This blog post spotlights Cheap Thrills with DJ Emmylou, which is currently in its third installment.
How would you describe the overall sound and vibe of your show?
DJE: I have my limbs straddling about a dozen musical thresholds when I plan a show. I am enamored by so many different types of music–psychedelic rock, old folk standards, shoegaze, 90s grunge, proto-punk… the list goes on. So I have never felt comfortable devoting a show to one single genre or sound. Instead of taking that programming route, my shows, to be unintentionally vague, are based around a centering “vibe.” When I plan Cheap Thrills every week, I work off of viscera that music can make almost tangible. That might sounds pretentious or like a cop-out, but that’s truly the case. My shows have coherence, but not necessarily stylistic coherence.
What do you like best about having a weekly radio show and about radio in general?
DJE: Having a radio show has been a great creative and emotional outlet for me. Planning and putting on a show have always proved cathartic activities, and I like the idea of creating a product with the audience (listener) in mind. Working with WOBC has been a highlight of my time at Oberlin. Being involved with the station has given me an appreciation for radio–as a medium of expression, resistance, information–that I never could have imagined prior.
What is your wildest dream?
DJE: Recently I’ve been fantasizing a lot about the Sistine Chapel (I’ve never been). I’ve been fantasizing about Jimi Hendrix for a long time now. So I guess a crazy dream of mine would be to live in the Sistine Chapel as Jimi’s wife. We would take over The Vatican and replace Catholicism with some sort of magical/witchy religion vaguely resembling Wicca, with Hecate as its primary deity. Our daughter would be named Lillith, and Axis: Bold as Love our mantra.
Why should people tune in to Cheap Thrills and what experience do you hope to give your listeners?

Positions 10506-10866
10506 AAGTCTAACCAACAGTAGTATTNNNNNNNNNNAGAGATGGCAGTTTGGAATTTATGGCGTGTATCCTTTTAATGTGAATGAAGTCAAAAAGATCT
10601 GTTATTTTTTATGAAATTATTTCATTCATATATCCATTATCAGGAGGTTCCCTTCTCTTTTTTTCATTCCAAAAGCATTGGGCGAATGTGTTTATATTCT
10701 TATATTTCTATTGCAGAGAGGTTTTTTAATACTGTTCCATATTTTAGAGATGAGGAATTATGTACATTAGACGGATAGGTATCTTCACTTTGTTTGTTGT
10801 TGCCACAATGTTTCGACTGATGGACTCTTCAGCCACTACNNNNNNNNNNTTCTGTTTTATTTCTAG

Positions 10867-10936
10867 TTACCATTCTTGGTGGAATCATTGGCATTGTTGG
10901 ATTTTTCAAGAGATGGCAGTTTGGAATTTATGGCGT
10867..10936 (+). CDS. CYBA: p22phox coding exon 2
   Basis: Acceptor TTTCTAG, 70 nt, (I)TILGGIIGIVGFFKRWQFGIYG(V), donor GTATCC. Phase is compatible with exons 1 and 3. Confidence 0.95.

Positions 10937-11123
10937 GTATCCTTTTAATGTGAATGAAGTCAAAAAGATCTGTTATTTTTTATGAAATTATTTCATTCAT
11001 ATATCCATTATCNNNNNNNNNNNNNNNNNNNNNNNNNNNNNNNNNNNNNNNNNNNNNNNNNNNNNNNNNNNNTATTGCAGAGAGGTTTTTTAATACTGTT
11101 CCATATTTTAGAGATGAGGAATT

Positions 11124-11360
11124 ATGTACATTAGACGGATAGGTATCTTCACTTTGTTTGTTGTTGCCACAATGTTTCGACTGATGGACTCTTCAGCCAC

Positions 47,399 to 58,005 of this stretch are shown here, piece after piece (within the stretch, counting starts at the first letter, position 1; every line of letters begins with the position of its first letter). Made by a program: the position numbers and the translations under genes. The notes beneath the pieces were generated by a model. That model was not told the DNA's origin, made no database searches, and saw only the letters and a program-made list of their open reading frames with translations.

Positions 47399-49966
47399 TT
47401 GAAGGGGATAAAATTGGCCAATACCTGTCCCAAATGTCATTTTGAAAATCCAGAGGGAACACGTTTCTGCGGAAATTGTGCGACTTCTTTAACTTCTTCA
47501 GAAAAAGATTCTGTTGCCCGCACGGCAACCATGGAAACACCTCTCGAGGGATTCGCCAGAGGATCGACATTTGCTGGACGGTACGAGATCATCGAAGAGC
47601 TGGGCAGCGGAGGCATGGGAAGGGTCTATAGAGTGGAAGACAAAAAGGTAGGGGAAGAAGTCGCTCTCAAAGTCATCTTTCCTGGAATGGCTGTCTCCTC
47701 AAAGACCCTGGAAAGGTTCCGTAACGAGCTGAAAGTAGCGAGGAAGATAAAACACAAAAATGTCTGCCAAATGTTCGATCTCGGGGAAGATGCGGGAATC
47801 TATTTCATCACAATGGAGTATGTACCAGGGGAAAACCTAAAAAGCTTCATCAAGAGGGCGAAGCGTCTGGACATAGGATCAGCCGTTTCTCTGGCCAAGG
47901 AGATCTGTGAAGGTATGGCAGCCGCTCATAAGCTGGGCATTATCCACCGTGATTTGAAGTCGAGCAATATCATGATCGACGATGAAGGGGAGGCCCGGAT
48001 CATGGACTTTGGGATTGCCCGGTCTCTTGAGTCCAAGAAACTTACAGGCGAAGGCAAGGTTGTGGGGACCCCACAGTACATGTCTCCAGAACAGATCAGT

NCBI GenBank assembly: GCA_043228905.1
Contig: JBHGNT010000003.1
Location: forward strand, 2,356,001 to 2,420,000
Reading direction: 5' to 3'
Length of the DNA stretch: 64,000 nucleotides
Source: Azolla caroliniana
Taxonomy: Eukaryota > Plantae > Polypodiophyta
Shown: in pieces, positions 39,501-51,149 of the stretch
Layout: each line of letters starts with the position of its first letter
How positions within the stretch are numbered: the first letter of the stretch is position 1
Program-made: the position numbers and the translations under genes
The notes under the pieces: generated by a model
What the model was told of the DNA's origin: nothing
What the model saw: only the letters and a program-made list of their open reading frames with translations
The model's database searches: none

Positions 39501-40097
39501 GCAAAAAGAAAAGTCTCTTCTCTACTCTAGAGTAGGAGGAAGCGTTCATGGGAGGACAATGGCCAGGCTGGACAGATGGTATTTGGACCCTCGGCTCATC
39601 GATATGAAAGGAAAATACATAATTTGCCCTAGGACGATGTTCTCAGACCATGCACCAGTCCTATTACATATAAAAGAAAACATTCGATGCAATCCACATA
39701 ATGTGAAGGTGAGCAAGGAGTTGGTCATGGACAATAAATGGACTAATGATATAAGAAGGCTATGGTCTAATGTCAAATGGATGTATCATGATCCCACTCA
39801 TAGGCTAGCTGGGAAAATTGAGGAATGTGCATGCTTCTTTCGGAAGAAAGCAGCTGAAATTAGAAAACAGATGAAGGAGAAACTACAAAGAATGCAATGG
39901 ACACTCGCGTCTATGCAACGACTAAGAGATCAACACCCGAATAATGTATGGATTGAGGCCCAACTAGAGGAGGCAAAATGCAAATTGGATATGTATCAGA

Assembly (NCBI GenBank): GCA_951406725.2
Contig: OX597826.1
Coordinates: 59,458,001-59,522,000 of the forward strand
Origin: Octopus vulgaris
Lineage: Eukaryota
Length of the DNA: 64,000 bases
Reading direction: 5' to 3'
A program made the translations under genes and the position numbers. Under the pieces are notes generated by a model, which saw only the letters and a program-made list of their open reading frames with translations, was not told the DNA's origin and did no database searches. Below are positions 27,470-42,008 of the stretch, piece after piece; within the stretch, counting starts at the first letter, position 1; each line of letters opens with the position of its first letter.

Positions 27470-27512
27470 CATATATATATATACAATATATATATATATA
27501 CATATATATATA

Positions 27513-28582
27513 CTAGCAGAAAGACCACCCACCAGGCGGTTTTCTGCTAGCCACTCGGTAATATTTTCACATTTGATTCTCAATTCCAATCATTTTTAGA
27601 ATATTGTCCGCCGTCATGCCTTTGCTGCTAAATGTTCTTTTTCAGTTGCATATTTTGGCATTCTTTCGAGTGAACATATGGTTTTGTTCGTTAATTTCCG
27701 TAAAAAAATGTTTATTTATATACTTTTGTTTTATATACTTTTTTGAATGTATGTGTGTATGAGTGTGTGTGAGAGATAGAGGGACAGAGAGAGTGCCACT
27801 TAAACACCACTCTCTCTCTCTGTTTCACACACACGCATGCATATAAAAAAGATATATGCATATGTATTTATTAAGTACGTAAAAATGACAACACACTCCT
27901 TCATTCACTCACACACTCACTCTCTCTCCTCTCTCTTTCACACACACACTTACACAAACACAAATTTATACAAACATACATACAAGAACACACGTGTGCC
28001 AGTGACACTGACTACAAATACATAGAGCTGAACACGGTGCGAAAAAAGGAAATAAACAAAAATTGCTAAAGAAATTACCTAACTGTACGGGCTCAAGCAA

DJE: Cheap Thrills is diverse and fun. Sometimes it’s even melancholy, if I’m feeling melancholy, but that’s not necessarily a bad thing. I think I do a nice job of creating a show that features both big and esoteric names, which is important in terms of accessibility and exposure.
In your opinion, why is independent and community radio important?
DJE: Community Radio resists capitalism. Community Radio ruptures the status quo, and educates listeners in doing so. Community Radio is a place for cool people to express their bizarre tastes and opinions and proclivities. Community Radio is friggin’ weird, and couldn’t imagine itself any other way. That being said, I am also embroiled in a complicated love affair with Commercial Radio. I have gotten into the habit of flipping on Magic 105 (a Cleveland oldies station) every morning while I am getting dressed or milling about. There is definitely something to be said about hearing “Sittin’ on the Dock of the Bay” every other day (strictly the hits!). I could do without the “fathers demanding that their daughters dress more conservatively”-type advertisements, though.
Have any WOBC related anecdotes or fond moments/memories to share?
DJE: The Block Party in 2011 was a great time. Lorain County’s own Sugar Ray Ballard performed, and I got to watch my friends getting funky to his music on a video that was posted on the blog a few days later (I had to leave early). But on a more serious note, I am profoundly impressed by the way that WOBC covered recent community events, and their underlying structural basis, on Monday. I am so proud of the station, and the memory of being in there on that day is going to stick in my mind for a long time.
Who are your musical gods and goddesses, your all-time favorite artists and what have you been listening to recently?
DJE: I love female vocalists with crazy vibrato–Stevie Nicks, Sandy Denny, and Grace Slick to name a few. These days I am obsessed with the collaborative work of Julie Driscoll, Brian Auger, and The Trinity. My favorite way to listen to music is obsessively.
A sample playlist:
Blondie – Hanging on the Telephone
Ex Cops – Broken Chinese Chairs
Beachwood Sparks – Singing Butterfly
Mimi Farina and Tom Jans -Great White Horse
Jenny Lewis – The Next Messiah
Elmer Gantry’s Velvet Opera – Mary Jane
Psychic TV – Milk Baba
Julie Driscoll and Brian Auger – Season of the Witch
Richard Robbins ft. Kiri Te Kanawa – O Mio Babbino Caro
Bleached – Electric Chair
The Fugs – Namesless Voices Crying for Kindness
John Lennon – Watching the Wheels
Sixousie and the Banshees – Tearing Apart
Elvis Costello – (What’s so funny) ‘Bout peace, Love and Understanding
Fleetwood Mac – Sisters of the Moon
You can catch Cheap Thrills on WOBC every Wednesday from 1-2pm EST.
– Amanda Mummery